Monday, March 26, 2012

The Morning After: The Glory Days (1 Kings 4:1-34)

With my whole heart, I believe in Second Timothy 3:16 which says that all Scripture is inspired and profitable. All Scripture is profitable. If we are honest, that statement often collides with our experience in studying much of the Old Testament. Especially when we read passages like First Kings 4 and read lists of names of people we have never heard of and know nothing of what they ever did in life. How does this profitable to my life?

Even in our doubts, I still believe it is profitable. It  might not be as easily applicable to our lives as some other passages, but it is still beneficial to our life and godliness. It probably means we just need to read and study harder to find the profit. And maybe that is part of the profit, that we are forced to interact with the text with even greater zeal?

What we have in First Kings 4 is Solomon, in his wisdom, organizing the kingdom of Israel. In verses 1-6, he appoints his high officials (think of the president appointing his cabinet). Then in vs. 7-19, he redistributes the land into 12 districts and appoints a governor over every district. Most of these men are never mentioned anywhere in the Scriptures other than this section. We do not know anything about them. While they have names, they are nameless to us. 

But that really does bring about a good point for us. We should never worry about being a nobody. While we do not know who they are other than a name, it is a helpful reminder to us that most people in the world have no idea who we are either. And all the energy that we spend on trying to make our name known is foolishness. As a Christian, we should not be trying to make our name known, but to make the name of Jesus Christ known. Its not about us, it is all about Him.
"In the kingdom of God, every person matters. Most of the people in the world have no idea who we are, either, and our  names may sound as strange to them as names like Ben-deker and Ahinadab sound to us. But every one of us has a name that is known by God, as well as the ability to serve his kingdom. We should not be discouraged, therefore, if our service to Christ seems insignificant or sometimes gets overlooked by others. God knows the people who belong to him and remembers the work we do for his glory" (Philip Graham Ryken, 1 Kings, 100).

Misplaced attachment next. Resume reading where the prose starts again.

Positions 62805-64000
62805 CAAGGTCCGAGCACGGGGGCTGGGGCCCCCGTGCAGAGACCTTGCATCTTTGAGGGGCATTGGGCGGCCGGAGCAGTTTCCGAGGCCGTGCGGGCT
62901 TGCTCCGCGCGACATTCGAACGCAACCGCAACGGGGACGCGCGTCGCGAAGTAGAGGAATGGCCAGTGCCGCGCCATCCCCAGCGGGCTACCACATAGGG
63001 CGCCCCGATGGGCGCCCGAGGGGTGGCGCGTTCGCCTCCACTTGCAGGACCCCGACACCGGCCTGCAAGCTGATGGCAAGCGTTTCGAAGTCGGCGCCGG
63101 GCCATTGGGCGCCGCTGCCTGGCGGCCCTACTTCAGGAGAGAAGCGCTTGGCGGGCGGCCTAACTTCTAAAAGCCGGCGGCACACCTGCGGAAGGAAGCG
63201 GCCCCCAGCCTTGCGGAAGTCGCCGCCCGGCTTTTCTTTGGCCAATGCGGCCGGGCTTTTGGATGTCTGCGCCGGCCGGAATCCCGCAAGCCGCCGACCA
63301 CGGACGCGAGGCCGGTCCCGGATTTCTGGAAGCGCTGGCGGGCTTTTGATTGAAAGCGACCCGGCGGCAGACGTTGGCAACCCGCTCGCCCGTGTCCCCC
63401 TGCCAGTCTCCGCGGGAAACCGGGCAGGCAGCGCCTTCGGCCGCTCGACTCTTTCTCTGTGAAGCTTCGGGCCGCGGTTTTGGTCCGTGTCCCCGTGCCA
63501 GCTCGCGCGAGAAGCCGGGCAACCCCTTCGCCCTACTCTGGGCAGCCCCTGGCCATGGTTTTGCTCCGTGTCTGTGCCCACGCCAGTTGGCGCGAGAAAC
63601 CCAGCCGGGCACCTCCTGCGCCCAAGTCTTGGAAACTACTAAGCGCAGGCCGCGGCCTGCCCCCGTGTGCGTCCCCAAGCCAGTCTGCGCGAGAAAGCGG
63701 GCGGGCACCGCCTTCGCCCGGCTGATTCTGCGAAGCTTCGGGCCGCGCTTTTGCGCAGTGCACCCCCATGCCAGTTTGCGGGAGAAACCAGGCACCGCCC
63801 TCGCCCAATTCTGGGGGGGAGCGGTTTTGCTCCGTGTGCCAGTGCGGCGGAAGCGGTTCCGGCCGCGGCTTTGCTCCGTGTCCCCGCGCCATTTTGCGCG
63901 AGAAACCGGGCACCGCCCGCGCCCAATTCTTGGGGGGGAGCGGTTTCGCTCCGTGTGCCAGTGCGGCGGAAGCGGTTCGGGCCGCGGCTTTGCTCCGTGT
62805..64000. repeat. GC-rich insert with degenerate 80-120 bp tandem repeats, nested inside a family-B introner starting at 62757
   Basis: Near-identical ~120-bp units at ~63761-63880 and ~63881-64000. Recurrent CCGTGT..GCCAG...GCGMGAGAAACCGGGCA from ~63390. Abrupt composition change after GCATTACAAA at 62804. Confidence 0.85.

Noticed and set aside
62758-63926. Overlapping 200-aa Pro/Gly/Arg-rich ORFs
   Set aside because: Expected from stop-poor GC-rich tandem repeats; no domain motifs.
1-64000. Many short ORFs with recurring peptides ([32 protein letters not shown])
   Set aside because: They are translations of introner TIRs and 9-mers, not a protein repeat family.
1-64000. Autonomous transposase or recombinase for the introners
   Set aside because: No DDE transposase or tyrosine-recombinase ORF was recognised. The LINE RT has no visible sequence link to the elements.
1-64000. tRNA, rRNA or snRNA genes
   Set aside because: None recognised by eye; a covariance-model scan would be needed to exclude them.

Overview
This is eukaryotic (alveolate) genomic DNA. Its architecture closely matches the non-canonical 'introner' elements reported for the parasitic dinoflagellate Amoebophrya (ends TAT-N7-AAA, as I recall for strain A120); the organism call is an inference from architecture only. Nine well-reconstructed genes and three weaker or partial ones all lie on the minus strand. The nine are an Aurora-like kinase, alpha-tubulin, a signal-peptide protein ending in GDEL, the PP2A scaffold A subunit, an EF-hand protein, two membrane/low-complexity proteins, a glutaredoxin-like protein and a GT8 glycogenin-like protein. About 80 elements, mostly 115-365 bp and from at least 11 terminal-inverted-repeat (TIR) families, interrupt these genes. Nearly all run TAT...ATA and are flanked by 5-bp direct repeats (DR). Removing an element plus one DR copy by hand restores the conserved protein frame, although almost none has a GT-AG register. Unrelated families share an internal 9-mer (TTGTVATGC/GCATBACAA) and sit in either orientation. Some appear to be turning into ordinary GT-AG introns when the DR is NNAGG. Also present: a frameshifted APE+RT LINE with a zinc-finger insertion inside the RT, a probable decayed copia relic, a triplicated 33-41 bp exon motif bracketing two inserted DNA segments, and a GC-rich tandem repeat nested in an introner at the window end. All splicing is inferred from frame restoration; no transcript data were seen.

In addition to this, Solomon's organization of the kingdom was essential for the life of the kingdom. God cares that things are done decently and in order. From the opening pages of the Bible, we see order. We see the sun rising and setting. We see scientific rules and principles, established by God, that are essential for all the world. We even see order established in the life of the church. That is why God gave the gift of administration to the church, to help establish order. That is what Solomon is doing at the beginning of chapter 4, and the affects are incredible. 

We are told at the beginning of verse 20 that the people ate, drank, and were happy. The people of God found their enjoyment in the prosperity of their king and his kingdom. How much more should that be true of the Christian. Shouldn't we be finding our ultimate joy in the prosperity of our King and His Kingdom? We will someday in its fullness. We will in the new earth and new heaven. We will when we live with Him, as it is recorded in Revelation 21. That will be the REAL Glory Days. All of the glory days of Solomon was simply a passing shadow of what is to come. Don't miss it! Embrace Jesus today!

If you want to read my notes, they can be found HERE. Or if you want to listen to the message, you can find it HERE (usually posted by Tuesday afternoon).

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